|June 24, 1990||Los Angeles Times: Defining the Theology|| What is Scientology? Not even the vast majority of Scientologists can fully answer the question. No single book comprehensively sets forth Scientology's beliefs. Teachings are revealed to church members through a progression of sometimes secret courses that take years to complete and cost tens of thousands of dollars. || |
|June 24, 1990||Los Angeles Times: Staking a Claim to Blood Brotherhood|| As L. Ron Hubbard told it, he was 4 years old when a medicine man named "Old Tom" made him a "blood brother" of the Blackfeet Indians of Montana. But one expert on the tribe doesn't buy Hubbard's account. || |
|June 15, 1990||Court reverses fair use ruling on Hubbard bio.|| Publishers Weekly: Court reverses fair use ruling on Hubbard bio. || |
|April 15, 1990||Hubbard Hot-Author Status Called Illusion|| Scientology's orchestration of best sellers, say former Scientologists, is merely a public relations means to a larger end. The goal is to establish an identity for Hubbard other than as the founder of a controversial religious movement. His broadened appeal can then be used to recruit new members into the Church of Scientology. The church uses two businesses to peddle its books, Author Services Inc., a Hollywood literary agency, sells the rights to publish Hubbard's works to Bridge Publications Inc., a Los Angeles company. || |
L. Ron Hubbard in the News
|January 2, 1999||David Letterman's Top Ten List, L. Ron Hubbard:|| David Letterman's Top Ten List mentions L. Ron Hubbard: || |
|February 4, 1997||Operation Clambake, (www.xenu.net)|| The "Operation Clambake" web site (www.xenu.net) adds a scanned copy of "OT III" to its growing collection of once-secret cult documents, so it can be seen in L. Ron Hubbard's own handwriting. || |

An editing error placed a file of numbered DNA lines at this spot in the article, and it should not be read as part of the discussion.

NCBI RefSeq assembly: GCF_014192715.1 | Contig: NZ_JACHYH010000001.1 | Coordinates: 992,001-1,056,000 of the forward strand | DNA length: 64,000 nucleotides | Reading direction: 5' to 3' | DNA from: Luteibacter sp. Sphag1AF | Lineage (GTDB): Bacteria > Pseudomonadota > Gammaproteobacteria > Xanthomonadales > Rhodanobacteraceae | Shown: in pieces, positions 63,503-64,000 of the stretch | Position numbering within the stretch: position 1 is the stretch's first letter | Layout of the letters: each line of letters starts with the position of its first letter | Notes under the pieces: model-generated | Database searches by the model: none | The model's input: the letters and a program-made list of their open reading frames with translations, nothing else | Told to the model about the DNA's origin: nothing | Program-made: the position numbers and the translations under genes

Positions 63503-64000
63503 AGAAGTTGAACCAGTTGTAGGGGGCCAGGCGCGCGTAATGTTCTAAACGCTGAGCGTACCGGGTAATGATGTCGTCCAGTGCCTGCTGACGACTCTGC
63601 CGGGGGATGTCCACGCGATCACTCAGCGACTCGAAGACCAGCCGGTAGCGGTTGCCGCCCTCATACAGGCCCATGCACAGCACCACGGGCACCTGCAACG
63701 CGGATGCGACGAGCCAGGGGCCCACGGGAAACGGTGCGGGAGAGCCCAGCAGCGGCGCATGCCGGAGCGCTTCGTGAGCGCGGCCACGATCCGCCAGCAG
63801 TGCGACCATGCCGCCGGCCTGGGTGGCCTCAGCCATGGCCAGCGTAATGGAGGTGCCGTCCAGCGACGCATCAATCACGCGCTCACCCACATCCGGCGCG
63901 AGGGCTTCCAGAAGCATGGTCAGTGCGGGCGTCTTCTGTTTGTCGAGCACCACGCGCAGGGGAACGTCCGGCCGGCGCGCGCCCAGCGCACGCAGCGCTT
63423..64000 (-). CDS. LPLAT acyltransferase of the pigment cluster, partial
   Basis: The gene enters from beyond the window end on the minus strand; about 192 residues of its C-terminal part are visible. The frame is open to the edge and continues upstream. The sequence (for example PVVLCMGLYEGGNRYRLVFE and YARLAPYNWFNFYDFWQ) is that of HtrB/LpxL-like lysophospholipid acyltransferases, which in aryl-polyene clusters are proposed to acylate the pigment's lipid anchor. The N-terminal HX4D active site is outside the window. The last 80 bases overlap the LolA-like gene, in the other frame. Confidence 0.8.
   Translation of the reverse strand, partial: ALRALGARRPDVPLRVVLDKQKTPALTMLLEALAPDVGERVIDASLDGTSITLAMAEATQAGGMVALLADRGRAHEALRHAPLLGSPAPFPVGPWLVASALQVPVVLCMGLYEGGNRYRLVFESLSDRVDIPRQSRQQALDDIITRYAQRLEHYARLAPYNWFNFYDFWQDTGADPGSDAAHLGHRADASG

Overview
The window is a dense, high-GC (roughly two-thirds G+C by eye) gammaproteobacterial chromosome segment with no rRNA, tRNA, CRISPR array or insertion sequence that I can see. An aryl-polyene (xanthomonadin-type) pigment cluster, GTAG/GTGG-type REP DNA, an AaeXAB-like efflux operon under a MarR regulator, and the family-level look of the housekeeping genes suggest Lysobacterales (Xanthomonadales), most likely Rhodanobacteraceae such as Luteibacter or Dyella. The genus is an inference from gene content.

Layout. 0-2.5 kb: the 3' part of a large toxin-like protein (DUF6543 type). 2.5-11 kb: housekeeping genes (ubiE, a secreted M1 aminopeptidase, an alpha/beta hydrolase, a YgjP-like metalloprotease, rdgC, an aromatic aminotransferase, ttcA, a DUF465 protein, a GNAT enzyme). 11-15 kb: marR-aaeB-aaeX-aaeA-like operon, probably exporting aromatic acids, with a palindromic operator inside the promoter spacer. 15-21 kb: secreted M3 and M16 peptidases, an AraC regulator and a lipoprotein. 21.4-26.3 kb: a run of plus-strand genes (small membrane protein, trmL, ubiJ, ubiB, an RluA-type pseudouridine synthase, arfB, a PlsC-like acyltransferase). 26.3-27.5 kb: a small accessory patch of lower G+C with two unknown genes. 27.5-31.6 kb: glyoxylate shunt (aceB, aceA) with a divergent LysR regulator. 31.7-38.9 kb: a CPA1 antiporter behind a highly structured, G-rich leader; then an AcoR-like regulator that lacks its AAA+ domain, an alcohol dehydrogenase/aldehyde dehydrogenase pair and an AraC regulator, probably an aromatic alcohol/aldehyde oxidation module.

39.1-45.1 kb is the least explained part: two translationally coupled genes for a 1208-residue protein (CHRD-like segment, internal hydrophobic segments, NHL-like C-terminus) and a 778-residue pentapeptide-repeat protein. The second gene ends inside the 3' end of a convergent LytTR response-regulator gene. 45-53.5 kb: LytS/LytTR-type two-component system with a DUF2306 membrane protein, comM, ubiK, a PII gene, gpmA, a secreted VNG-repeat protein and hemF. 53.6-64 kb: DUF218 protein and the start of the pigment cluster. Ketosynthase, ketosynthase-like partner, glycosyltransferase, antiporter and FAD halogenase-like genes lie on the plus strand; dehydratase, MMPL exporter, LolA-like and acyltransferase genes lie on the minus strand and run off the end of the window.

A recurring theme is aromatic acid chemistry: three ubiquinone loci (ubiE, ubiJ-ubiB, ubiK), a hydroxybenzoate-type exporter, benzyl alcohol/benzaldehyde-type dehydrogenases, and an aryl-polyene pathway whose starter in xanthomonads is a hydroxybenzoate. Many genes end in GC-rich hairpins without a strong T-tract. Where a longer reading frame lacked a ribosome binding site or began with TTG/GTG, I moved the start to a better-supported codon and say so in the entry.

|October 1, 1996||Los Angeles City Council, Berendo Street, L. Ron Hubbard Way. 8, 3, street, vote, later|| The Los Angeles City Council votes on a resolution to rename part of Berendo Street to L. Ron Hubbard Way. The vote is 8 to 3 in favor of renaming the street, but without a unanimous vote, the issue will come up again a week later. || |
|February 1, 1995||Koos Nolst Trenite, Usenet Kook, Month, L. Ron Hubbard, others|| Koos Nolst Trenite wins a Usenet Kook of the Month award for his posted transcripts of telepathic auditing of dead cult founder L. Ron Hubbard and others. || |
|December 6, 1989||Ethics Order Nr. 150-1, published, Comm Ev, Scientologist|| Ethics Order Nr. 150-1 is published, regarding the Comm Ev of a Scientologist, "A.M.," running a WISE consulting company. He is found guilty of "altering" the works of L. Ron Hubbard, based on ideas he discussed during a lecture; he is also found guilting of violating the policy "Keeping Scientology Working" for having two handbooks which were not written by LRH sitting in a filing cabinet. The prescribed handling includes 500 hours of amends work - 100 hours for the company, 400 hours for WISE; turning the company over to a qualified manager"; and filing a petition with the Legal Director of WISE requesting permission to fill any future management position. || |
|February 9, 1989||L. Ron Hubbard, HCOB|| L. Ron Hubbard revised HCOB "Blow-Offs" || |
|September 17, 1987||L. Ron Hubbard's, RTC, LRH's works, works|| L. Ron Hubbard's estate grants RTC an exclusive license in the copyrights of LRH's works, with the right and obligation to enforce the copyrights in those works. || |